The plaques within arteries that trigger the vast majority of heart attacks do not significantly impede blood flow. In fact, an angiogram report would likely describe them as plaque build-up that is “insignificant” or “nonobstructive,” or “minimal atherosclerosis.”
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Reverse the Progression of Coronary Heart Disease
It’s shocking how much salt (sodium-chloride) is packed into soups. At Panera, a cup of Garden Vegetable Soup has 750 milligrams of sodium. That’s half what the American Heart Association says we should have for the entire day. A can of Campbell’s “Healthy Request” Chicken Noodle Soup has 820 milligrams of sodium. Healthy? Not even close. And these salt licks are not outliers. They’re typical in America.
The neighbor’s dog is barking at 3 am. The checkout line at the grocery store is 12 people deep. Your car’s battery just died. Your mother called with troubling news about her health. How do you react to each of the above? Are you calm or crazy? When life’s hurdles get the best of us, it can contribute to everything from irritable bowel syndrome to heart disease.
LDL cholesterol is not the only bad thing embedding itself in our artery walls. To get a sense of all our plaque producers, non-HDL cholesterol is the number to look at.
“Leg pain and poor circulation, called claudication, is the result of the tissue not receiving enough oxygen-rich blood. It is the muscle crying from oxygen starvation,” states Dr. Danine Fruge, MD, ABFP, Medical Director at the Pritikin Longevity Center.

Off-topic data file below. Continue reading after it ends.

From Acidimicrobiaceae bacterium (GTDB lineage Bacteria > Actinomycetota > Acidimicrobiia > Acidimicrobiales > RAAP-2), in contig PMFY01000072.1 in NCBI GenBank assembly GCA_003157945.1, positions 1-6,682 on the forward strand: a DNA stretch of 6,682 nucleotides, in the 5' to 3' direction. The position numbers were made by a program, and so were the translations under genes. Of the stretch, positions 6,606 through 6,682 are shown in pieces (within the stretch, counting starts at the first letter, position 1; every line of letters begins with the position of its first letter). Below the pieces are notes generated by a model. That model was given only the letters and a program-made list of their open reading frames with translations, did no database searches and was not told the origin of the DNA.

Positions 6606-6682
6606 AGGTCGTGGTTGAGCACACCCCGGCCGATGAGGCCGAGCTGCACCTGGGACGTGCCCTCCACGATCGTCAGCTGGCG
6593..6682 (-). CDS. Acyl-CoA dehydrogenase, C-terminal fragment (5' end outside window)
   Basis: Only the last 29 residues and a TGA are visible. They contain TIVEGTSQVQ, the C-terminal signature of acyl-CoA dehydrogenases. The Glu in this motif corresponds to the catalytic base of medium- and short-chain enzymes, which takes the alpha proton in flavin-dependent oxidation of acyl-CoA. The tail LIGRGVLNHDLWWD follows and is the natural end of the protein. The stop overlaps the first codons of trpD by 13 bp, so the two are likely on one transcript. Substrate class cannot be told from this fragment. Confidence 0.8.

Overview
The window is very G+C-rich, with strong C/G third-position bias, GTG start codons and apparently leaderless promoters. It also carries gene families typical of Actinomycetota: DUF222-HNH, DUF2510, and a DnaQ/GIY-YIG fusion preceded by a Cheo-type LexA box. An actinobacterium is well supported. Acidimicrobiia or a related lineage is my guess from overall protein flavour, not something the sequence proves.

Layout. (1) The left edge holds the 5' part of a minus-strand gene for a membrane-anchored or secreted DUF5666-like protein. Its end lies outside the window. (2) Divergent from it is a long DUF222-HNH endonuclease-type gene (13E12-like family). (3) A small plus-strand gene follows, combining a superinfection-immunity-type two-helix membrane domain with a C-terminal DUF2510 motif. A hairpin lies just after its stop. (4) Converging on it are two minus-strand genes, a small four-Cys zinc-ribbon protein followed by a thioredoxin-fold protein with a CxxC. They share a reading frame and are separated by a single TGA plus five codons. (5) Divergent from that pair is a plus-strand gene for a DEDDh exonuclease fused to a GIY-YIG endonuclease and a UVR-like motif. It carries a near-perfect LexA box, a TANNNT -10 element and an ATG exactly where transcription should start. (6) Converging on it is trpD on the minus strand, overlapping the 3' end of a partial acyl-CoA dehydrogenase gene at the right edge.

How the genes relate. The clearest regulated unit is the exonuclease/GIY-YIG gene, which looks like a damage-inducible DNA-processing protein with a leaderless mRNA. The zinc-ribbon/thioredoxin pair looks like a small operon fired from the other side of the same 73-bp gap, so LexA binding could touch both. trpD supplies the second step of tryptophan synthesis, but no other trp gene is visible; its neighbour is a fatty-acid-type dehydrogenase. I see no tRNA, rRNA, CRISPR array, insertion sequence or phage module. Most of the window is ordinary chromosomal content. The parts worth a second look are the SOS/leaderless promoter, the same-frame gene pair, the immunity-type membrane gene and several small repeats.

A growing body of research is finding that apoB may be a better predictor of heart disease risk than long-standing federal guidelines for “good” HDL and “bad” LDL cholesterol. What is apoB? (Its official name is apolipoprotein B.) Find out in this article.
New research is affirming that a good night’s sleep, about seven to eight hours for the vast majority of people, is vital for our hearts and overall health.
A cheeseburger. Fries. Coke. Cookies. Or maybe a Philly sub did you in. Find out how one bad meal affects your body. Research is finding that some results are immediate, and they’re not pretty.
And certainly, lifestyle treatment for atrial fibrillation is a safer approach – risk-free, in fact – compared to procedures like ablation. As Dr. John Mandrola candidly writes. “It is one thing to prescribe a pill; it is yet another to deliver 60 to 80 burns to the left atrium,” which is essentially what catheter ablation does.
Here are four heart-healthy snack recipes that draw rave reviews from our guests at the Pritikin health resort in Miami. They’re perfect for parties, or simply for a night at home in front of the T.V.